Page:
XV.] A D EMBELLISHME TS OP LIFE. 281 futurity, not on the passing moment, which has vanished, while we are speaking of it. I am far from sajing or thinking, that these two views cannot coincide ; but, if they ever clash, our decision cannot be doubtful. For, ah, the hour is at hand, when this mortal life will be disenchanted of its illusions; when, like the aged Barzillai, ' we shall taste no more what we eat, or what we drink ; when we can hear no more the voice of singing men and singing women:' when the ear must be alike deaf to the lyre of pleasure, and to the trumpet of ambition. The hour is at hand, when to this present world, with all its claims, interests, devices, fascinations, we must bid an everlasting farewell. The hour is at hand, when the choice treasures and the glittering ores, gathered from land and sea, from the frigid, and the temperate, and the burning zones, from the mountain-top, or from the dark depths of the mine, must be resigned, or snatched from our grasp, with whatever willingness, or with whatever reluctance. Oh, purple splendours, which the moth corrupts! Oh, gay and decked-out forms, on which the worm shall revel I Oh, perishable things for perishable beings I What can they truly profit, when death is ready for his victims, and the grave is open to swallow them up ? Vanity of vanities, all is vanity I Who, then, shall shew us any good ? My brethren, the heathens deified the inventors of arts ; but it is our privilege to know better, where, and how, to look for that which is divine I Mirrors and tapestries; gorgeous ornaments of gold and silver ; pictures, hung in rooms, which are, themselves, evidences of the painter's skill; chairs of state, or beds of the softest down ; can they bring peace and comfort to the man whose heart is eaten up by malignity, or avarice, or lust, or envy ; who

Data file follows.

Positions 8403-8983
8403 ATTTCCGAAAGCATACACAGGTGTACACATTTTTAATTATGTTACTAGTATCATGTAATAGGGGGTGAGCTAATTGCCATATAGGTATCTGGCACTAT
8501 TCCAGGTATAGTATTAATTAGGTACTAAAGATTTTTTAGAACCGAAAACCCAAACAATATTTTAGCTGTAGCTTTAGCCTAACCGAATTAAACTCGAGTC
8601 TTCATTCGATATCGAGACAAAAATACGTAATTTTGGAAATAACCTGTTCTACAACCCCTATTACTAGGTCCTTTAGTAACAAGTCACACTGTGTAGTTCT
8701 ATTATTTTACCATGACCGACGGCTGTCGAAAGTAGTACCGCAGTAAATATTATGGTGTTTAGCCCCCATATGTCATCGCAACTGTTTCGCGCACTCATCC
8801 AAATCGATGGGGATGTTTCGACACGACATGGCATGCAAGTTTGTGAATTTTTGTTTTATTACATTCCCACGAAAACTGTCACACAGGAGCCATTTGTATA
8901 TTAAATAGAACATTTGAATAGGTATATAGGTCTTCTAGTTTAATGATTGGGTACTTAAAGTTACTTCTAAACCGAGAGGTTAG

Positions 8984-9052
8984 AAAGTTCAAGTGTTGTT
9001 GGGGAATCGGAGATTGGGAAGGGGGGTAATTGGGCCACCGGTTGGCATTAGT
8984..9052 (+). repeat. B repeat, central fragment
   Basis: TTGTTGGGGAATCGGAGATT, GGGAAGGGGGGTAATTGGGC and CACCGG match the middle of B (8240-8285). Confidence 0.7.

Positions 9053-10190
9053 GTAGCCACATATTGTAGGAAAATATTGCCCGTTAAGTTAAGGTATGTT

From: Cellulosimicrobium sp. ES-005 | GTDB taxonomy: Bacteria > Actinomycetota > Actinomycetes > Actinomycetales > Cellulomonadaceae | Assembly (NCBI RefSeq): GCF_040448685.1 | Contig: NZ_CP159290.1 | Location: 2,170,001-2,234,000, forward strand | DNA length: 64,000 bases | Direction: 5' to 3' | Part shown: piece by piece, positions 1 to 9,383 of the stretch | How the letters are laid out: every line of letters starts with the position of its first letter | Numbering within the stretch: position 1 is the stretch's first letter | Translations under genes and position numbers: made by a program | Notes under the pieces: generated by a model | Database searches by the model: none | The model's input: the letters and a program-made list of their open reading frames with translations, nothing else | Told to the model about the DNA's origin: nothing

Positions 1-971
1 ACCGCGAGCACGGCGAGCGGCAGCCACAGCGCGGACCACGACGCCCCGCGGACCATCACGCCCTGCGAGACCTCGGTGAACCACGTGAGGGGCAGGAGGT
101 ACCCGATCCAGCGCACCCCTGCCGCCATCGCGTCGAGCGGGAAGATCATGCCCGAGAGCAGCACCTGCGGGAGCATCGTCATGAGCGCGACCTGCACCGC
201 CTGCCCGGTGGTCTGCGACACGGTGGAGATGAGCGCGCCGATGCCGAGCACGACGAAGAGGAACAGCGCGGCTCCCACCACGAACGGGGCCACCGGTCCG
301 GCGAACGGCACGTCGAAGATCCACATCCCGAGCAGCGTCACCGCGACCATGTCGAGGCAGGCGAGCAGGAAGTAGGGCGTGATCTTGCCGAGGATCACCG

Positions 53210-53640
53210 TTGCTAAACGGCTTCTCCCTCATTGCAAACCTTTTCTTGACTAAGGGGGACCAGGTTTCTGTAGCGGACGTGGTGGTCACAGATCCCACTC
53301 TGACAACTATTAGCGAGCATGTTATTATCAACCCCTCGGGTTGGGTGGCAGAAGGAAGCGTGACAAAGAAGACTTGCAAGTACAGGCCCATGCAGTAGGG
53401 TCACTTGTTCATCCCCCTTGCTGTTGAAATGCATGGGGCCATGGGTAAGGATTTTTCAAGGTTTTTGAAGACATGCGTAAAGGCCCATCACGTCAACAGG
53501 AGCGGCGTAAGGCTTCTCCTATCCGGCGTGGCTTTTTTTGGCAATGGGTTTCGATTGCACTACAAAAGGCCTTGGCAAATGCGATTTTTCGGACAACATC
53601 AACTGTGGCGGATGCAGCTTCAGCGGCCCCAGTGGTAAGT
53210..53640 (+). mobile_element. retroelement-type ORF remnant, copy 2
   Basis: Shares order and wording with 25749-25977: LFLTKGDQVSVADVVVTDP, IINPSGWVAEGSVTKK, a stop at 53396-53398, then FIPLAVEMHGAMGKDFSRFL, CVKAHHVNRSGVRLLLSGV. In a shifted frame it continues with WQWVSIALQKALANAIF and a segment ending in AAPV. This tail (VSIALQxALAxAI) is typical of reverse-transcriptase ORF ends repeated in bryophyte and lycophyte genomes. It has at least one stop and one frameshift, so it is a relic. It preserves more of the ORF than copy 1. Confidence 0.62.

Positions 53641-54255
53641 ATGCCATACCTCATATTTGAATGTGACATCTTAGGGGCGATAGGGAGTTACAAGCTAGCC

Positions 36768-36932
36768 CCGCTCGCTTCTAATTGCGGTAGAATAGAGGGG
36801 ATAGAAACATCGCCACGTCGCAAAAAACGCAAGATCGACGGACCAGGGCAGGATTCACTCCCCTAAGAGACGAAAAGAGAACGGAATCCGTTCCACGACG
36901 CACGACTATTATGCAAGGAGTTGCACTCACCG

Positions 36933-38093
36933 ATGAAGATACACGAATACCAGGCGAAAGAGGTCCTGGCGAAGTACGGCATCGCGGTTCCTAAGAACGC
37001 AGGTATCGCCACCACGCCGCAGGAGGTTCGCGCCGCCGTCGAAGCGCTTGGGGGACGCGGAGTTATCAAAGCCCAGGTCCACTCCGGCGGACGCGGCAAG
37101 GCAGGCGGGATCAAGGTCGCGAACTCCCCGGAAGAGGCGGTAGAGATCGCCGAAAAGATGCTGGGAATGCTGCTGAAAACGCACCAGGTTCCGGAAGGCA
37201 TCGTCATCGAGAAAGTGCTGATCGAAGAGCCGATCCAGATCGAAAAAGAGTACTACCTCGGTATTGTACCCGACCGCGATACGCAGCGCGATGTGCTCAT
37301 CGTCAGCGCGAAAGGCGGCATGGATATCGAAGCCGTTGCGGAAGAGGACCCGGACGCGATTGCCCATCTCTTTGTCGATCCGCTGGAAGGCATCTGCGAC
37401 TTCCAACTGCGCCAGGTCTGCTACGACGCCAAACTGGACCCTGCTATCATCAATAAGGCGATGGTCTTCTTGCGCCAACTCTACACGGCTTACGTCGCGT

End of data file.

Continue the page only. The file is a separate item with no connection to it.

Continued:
282 AETS A D EMBELLISHME TS OP Lp^:. [SERM.XV. is haunted, night and day, by memories of evil ; who is a prey to any unbridled passion, or any devouring appetite ? The true happiness of man is not in these outward shows ; but in an even temper, in disciplined affeetionSi in a well-balanced mind, in a quiet conscience. He is our supreme Benefactor who can enable us to subdue our moral and spiritual enemies ; to possess our ^ouls in patience under those ills, from which no earthly gauds, no appurtenances of station or fortune can defend us, the loss of friends, the approaches of age, the infirmities of inevitable decay ; to conquer the dread of death, and the guilt-bom apprehensions of an hereafter. He is our supreme Benefactor, who, amidst all the griefs and struggles of our mortal estate, can fill us with those anticipations, which imparadise the heart of man. All things, therefore, at whatever point we begin, bring ua round to the Lord Christ, to the great, fundamental, eternal truths of his Gospel. All things teach us, that faith, even here, is a greater blessing than riches ; that we are to live by faith, and not by sight :-~that we are to place our love, our trust, our hope, our veneration in that Being, through whom we have reconciliation and acceptance with the Father Omnipotent, who opens for us the gates of immortality, who rescues us from the dominion and the consequences of sin.